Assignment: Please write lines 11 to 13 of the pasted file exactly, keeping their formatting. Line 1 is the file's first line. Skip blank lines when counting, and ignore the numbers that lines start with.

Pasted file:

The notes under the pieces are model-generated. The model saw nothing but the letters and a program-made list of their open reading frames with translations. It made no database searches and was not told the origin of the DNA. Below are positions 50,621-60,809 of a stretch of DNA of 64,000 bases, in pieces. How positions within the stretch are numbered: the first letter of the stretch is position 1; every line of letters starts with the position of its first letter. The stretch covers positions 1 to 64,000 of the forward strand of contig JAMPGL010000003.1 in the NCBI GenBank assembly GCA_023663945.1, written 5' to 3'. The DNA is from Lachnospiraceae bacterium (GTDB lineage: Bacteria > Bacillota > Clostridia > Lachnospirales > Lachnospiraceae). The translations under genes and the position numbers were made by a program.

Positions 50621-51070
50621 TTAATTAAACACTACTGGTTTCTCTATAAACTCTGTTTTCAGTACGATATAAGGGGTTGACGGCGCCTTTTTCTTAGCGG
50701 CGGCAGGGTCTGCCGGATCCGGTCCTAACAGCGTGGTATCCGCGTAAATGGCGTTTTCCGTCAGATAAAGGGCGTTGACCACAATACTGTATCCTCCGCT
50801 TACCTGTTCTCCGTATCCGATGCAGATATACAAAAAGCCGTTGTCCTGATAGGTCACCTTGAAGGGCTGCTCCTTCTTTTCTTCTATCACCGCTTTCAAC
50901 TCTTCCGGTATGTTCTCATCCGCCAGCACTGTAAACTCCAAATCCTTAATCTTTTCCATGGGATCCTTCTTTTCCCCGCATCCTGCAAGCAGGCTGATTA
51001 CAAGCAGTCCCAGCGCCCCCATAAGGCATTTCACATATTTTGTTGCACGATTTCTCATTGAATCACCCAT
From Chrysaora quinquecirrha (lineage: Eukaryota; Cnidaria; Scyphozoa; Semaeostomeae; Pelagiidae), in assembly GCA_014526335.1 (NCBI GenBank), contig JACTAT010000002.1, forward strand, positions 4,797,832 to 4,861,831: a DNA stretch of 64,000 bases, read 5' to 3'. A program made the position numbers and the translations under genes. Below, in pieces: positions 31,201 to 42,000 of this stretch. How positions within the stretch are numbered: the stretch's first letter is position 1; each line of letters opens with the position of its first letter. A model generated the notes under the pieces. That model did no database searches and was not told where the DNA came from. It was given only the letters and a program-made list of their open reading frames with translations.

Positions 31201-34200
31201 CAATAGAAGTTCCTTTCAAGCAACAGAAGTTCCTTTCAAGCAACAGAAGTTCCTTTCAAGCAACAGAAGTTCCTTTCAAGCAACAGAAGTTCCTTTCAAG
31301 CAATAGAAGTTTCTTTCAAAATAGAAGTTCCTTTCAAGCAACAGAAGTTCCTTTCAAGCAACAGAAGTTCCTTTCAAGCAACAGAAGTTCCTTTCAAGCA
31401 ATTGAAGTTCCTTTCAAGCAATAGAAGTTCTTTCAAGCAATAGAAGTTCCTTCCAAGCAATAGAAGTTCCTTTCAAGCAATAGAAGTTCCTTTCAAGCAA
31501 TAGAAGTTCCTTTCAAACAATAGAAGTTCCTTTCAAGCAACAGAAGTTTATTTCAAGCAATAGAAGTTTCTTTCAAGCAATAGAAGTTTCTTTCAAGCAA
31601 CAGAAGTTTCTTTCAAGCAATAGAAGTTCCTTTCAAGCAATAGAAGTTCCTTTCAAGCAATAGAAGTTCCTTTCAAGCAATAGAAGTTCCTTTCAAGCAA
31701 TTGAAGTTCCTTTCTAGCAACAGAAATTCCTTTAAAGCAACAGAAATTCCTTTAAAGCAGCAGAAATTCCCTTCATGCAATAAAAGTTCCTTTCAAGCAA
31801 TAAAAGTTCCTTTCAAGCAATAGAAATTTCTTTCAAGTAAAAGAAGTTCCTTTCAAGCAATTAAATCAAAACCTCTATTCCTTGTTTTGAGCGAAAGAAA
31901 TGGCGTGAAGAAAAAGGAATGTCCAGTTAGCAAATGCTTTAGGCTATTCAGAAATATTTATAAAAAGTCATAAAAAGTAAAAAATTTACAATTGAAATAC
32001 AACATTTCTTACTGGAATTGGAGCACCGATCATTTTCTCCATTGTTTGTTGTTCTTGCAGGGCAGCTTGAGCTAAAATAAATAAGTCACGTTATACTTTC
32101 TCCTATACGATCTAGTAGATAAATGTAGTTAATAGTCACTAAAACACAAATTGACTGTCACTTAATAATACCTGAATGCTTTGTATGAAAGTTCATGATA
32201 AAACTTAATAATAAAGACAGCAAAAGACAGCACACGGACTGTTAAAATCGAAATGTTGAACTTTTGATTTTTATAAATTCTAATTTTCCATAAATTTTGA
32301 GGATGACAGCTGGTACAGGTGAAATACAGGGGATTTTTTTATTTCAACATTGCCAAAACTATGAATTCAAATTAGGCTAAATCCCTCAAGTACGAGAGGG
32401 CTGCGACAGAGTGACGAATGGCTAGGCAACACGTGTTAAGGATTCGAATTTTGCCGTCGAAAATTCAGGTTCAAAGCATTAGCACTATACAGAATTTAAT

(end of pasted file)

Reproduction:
31301 CAATAGAAGTTTCTTTCAAAATAGAAGTTCCTTTCAAGCAACAGAAGTTCCTTTCAAGCAACAGAAGTTCCTTTCAAGCAACAGAAGTTCCTTTCAAGCA
31401 ATTGAAGTTCCTTTCAAGCAATAGAAGTTCTTTCAAGCAATAGAAGTTCCTTCCAAGCAATAGAAGTTCCTTTCAAGCAATAGAAGTTCCTTTCAAGCAA
31501 TAGAAGTTCCTTTCAAACAATAGAAGTTCCTTTCAAGCAACAGAAGTTTATTTCAAGCAATAGAAGTTTCTTTCAAGCAATAGAAGTTTCTTTCAAGCAA